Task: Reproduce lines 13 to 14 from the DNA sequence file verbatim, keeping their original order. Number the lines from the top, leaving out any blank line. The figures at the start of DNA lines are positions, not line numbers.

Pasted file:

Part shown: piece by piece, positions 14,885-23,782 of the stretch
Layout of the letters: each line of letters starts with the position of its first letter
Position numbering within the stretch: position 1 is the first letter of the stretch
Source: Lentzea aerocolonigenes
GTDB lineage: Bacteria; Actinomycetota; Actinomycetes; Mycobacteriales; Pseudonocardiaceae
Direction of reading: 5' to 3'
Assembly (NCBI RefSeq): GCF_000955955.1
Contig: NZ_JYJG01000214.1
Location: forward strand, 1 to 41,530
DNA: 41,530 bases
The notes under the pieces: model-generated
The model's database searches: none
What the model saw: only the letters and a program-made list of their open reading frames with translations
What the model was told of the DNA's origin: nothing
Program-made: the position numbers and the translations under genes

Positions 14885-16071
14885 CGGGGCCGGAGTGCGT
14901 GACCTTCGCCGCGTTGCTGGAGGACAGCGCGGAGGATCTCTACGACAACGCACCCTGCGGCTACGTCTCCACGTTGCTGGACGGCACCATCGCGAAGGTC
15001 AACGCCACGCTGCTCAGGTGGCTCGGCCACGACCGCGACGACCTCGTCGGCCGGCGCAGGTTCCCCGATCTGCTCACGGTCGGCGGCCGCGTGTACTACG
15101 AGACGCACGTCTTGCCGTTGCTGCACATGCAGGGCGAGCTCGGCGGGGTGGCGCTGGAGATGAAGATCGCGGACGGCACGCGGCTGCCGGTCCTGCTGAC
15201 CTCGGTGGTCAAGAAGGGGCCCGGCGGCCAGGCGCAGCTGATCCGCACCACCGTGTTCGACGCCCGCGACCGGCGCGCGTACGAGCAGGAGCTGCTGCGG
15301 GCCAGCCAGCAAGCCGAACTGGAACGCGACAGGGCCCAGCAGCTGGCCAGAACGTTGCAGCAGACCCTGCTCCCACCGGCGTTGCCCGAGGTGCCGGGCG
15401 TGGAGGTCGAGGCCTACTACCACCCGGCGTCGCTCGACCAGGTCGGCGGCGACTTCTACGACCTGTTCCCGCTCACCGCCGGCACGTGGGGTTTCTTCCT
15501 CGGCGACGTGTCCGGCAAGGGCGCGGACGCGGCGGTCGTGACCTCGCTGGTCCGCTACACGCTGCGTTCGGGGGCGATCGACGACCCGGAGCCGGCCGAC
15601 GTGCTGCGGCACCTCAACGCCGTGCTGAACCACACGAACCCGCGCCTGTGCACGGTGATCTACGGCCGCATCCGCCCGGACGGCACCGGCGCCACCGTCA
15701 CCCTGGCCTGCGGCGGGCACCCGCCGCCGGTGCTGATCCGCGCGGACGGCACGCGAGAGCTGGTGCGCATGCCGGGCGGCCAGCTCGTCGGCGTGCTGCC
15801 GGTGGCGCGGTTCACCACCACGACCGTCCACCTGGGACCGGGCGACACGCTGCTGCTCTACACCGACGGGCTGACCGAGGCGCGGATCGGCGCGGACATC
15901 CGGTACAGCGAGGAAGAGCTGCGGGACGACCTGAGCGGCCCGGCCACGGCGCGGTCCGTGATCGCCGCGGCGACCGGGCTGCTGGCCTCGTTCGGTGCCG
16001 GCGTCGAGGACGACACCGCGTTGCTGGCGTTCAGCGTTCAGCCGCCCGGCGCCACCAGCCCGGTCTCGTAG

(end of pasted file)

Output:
What the model saw: only the letters and a program-made list of their open reading frames with translations
What the model was told of the DNA's origin: nothing